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Increased shop vacancies in Winchester worry business chiefs
Winchester Business Improvement District is worried about the growing
number of vacant shops although the city is doing better than most other places.
Among recent shop closures have been Thomas Cook in The Pentice and Cadogan and James deli in The Square.
BID figures show there are 312 units with shop-fronts with 16 currently unfilled including prominent High Street sites such as Game. That amounts to just over five per cent compared to 11 per cent nationally.
The numbers currently are lower than in the early 1990s.
The BID committee heard concerns about the ongoing decline in footfall in Parchment Street. Last month it was 29,152 compared to 32,568 in 2011 and 37,320 in 2010, a fall in two years of 22 per cent.
Catherine Turness, BID projects manager, said: “We are quite worried, as it is showing a constant decline. It suffers from a lack of presence on Sundays and Mondays when a lot of shops are not open.
“The reversal of traffic has had a knock-on effect. We are going to work closely with business to see what we can do.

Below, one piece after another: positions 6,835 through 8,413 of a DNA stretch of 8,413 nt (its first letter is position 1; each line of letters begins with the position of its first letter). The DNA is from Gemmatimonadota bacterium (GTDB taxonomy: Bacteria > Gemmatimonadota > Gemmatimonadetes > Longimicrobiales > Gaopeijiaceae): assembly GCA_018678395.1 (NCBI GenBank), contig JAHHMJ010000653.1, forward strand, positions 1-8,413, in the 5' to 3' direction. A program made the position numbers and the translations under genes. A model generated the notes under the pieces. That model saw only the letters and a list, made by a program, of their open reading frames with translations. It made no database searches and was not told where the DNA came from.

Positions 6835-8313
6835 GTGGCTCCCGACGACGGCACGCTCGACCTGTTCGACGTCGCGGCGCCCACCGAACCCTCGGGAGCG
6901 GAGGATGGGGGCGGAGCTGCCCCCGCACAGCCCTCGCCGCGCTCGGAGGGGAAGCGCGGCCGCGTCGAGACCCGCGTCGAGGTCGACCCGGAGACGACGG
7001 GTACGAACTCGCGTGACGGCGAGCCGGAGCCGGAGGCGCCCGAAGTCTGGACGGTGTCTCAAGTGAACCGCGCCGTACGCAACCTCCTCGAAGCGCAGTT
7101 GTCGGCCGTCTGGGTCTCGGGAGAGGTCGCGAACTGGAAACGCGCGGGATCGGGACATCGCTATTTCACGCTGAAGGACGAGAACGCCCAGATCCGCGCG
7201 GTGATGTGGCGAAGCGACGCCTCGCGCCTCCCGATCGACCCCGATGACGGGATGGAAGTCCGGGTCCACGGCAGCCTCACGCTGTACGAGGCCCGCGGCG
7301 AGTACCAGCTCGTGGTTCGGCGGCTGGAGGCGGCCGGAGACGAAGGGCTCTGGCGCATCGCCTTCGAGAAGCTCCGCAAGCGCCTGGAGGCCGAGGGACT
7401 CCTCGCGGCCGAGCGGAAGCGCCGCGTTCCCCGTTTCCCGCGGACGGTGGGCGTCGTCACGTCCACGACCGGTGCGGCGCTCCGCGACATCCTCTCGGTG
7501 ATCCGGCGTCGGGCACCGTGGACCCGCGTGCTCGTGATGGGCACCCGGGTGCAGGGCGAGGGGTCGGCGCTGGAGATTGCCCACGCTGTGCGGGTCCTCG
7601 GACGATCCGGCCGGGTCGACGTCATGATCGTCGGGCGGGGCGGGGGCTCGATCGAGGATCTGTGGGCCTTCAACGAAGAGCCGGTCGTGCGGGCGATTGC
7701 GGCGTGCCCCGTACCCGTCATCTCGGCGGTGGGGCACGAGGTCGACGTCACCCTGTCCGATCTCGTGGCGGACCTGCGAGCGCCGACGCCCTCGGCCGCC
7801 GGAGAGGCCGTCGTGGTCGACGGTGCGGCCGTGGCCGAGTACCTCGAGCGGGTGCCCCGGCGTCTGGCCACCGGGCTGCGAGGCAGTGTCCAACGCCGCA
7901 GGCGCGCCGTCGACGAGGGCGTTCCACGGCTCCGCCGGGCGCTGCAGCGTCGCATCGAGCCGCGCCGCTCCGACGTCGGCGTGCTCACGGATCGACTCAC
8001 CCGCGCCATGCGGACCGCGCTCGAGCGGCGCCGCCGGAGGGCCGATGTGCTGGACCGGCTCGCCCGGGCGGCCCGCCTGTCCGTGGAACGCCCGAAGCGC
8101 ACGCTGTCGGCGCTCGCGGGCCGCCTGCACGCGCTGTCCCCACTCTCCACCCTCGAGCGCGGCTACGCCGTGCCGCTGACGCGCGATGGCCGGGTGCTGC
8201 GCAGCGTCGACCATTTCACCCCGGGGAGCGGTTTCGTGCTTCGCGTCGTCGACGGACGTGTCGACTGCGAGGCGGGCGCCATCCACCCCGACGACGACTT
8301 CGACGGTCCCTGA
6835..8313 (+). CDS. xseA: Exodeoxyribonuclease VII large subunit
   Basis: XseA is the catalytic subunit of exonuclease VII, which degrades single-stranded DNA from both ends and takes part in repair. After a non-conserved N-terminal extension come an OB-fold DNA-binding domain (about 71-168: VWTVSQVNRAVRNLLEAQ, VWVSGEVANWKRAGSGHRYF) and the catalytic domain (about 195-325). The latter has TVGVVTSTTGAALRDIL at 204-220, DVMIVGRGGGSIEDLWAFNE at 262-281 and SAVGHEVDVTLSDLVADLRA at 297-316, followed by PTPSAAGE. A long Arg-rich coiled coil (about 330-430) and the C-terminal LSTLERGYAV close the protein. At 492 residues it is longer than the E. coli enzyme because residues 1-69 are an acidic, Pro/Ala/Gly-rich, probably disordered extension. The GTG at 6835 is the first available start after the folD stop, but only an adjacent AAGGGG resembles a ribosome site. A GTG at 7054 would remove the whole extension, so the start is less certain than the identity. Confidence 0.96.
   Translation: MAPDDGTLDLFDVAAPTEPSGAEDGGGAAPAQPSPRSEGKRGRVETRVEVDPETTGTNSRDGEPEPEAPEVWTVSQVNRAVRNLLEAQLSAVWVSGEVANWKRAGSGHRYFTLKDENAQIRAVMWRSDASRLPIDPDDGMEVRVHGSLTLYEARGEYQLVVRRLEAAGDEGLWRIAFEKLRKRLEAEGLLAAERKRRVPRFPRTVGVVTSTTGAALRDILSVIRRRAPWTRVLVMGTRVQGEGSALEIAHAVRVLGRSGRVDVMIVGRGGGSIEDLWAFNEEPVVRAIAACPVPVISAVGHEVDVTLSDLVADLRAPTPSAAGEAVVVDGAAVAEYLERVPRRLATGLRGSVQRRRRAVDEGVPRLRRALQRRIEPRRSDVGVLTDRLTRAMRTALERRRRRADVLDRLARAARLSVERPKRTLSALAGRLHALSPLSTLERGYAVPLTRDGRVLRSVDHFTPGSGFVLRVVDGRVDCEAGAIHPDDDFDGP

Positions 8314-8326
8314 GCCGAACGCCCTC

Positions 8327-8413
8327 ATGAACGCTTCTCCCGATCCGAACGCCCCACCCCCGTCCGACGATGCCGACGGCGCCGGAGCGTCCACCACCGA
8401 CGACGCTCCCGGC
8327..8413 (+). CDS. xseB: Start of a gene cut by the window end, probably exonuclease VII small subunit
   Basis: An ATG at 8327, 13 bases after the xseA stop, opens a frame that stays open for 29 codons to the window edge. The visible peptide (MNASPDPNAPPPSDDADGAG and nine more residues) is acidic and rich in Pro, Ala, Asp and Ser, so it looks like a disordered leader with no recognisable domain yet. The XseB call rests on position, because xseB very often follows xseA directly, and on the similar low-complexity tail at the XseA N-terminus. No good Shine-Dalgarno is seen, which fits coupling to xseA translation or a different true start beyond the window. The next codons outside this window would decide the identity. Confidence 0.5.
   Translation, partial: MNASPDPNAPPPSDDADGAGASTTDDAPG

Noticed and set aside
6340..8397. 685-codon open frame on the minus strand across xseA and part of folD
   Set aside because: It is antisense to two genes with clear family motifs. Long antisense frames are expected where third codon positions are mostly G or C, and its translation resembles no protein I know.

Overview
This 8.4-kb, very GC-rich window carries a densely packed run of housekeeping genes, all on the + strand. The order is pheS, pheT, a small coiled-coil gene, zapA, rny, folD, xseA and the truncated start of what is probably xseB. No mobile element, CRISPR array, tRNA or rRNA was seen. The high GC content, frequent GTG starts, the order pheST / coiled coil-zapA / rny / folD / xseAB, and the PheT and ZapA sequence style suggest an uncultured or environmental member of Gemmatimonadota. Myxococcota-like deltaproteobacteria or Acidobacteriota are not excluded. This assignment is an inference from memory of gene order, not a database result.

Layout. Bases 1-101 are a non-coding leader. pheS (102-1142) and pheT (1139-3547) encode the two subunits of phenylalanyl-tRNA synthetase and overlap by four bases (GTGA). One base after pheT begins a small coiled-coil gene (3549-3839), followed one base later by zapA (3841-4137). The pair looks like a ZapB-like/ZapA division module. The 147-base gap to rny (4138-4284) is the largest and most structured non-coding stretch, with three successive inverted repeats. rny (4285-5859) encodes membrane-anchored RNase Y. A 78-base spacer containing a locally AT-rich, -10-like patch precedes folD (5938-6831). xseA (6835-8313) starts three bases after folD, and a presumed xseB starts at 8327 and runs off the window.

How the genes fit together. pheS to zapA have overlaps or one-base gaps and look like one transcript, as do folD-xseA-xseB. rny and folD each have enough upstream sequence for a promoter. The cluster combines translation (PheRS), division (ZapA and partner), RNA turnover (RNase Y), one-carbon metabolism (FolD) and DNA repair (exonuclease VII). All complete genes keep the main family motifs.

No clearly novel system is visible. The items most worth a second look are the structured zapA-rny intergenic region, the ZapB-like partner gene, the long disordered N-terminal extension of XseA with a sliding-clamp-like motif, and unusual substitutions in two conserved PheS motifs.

“There is a large unit that was a charity shop (Scope). We are keen it will not be a charity shop again.”
The footfall counters show other streets are doing well including Jewry Street which has a new art cafe and a wedding shop opening at the end of this month.
Ian Welland, head of area development at Hampshire Chamber of Commerce said Winchester was doing relatively well.
He said: “Whilst the UK perspective is looking favourable, growth is certainly slower than predicted in many of our town and city centres in Hampshire.
"Our regional centres of Basingstoke, Portsmouth, Southampton and Winchester have high footfalls mainly concentrated in the destination shopping centres, whereas other towns in our region such as Andover, Fareham, Havant, Gosport, Waterlooville, Farnborough, Fleet, and Aldershot are finding the going tough.
“Vacancy rates have not changed for the better and in most situations remain level or down. In terms of shopping, spend locally is at best level and traditional retailing is really up against it with online competition.”